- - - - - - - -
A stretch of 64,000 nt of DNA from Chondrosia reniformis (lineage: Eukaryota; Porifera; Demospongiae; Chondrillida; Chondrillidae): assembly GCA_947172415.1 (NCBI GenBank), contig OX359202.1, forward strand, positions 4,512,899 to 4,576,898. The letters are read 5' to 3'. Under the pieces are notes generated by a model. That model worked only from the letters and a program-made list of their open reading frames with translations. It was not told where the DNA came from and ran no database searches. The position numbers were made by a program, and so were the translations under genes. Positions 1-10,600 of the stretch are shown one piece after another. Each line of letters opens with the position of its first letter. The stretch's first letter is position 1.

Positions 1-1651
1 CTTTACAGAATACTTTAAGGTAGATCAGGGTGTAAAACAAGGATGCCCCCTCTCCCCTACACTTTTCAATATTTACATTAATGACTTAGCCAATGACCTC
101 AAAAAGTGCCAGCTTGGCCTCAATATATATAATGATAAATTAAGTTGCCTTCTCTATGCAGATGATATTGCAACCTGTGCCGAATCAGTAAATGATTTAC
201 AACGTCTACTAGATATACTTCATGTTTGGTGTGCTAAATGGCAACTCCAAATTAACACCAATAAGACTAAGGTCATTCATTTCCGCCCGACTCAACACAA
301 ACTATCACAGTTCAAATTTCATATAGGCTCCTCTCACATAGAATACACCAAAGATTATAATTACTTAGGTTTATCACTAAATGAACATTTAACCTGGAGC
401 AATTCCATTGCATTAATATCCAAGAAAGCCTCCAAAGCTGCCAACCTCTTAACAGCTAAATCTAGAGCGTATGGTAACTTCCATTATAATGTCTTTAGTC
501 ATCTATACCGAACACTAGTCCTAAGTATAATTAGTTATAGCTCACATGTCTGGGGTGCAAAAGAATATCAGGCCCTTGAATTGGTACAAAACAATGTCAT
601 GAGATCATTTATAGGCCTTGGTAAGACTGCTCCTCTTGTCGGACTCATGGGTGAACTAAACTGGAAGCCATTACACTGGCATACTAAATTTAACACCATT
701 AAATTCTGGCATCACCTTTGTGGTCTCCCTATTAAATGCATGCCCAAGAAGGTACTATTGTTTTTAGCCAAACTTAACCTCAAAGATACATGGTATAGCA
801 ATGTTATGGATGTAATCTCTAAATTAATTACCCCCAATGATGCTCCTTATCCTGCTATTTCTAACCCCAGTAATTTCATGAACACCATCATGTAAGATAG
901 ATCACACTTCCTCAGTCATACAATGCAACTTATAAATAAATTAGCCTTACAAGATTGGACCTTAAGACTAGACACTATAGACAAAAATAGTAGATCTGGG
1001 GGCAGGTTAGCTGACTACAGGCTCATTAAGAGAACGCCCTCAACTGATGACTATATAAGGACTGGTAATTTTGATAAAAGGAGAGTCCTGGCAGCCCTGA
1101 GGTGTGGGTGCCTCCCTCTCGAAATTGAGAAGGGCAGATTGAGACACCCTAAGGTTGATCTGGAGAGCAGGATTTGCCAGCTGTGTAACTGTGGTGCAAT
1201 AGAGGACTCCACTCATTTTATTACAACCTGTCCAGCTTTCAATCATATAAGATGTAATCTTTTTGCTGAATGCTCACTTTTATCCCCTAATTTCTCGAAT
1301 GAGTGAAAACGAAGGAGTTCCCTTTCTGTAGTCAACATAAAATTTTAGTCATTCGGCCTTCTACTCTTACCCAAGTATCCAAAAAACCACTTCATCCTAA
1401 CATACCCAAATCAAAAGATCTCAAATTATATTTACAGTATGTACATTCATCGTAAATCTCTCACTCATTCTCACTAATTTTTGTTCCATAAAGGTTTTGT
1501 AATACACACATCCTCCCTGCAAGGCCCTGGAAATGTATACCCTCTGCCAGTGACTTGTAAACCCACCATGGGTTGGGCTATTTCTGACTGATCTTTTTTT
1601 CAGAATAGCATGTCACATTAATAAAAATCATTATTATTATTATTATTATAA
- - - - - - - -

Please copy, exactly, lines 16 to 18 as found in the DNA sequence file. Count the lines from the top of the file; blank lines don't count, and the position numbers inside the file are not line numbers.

1301 GAGTGAAAACGAAGGAGTTCCCTTTCTGTAGTCAACATAAAATTTTAGTCATTCGGCCTTCTACTCTTACCCAAGTATCCAAAAAACCACTTCATCCTAA
1401 CATACCCAAATCAAAAGATCTCAAATTATATTTACAGTATGTACATTCATCGTAAATCTCTCACTCATTCTCACTAATTTTTGTTCCATAAAGGTTTTGT
1501 AATACACACATCCTCCCTGCAAGGCCCTGGAAATGTATACCCTCTGCCAGTGACTTGTAAACCCACCATGGGTTGGGCTATTTCTGACTGATCTTTTTTT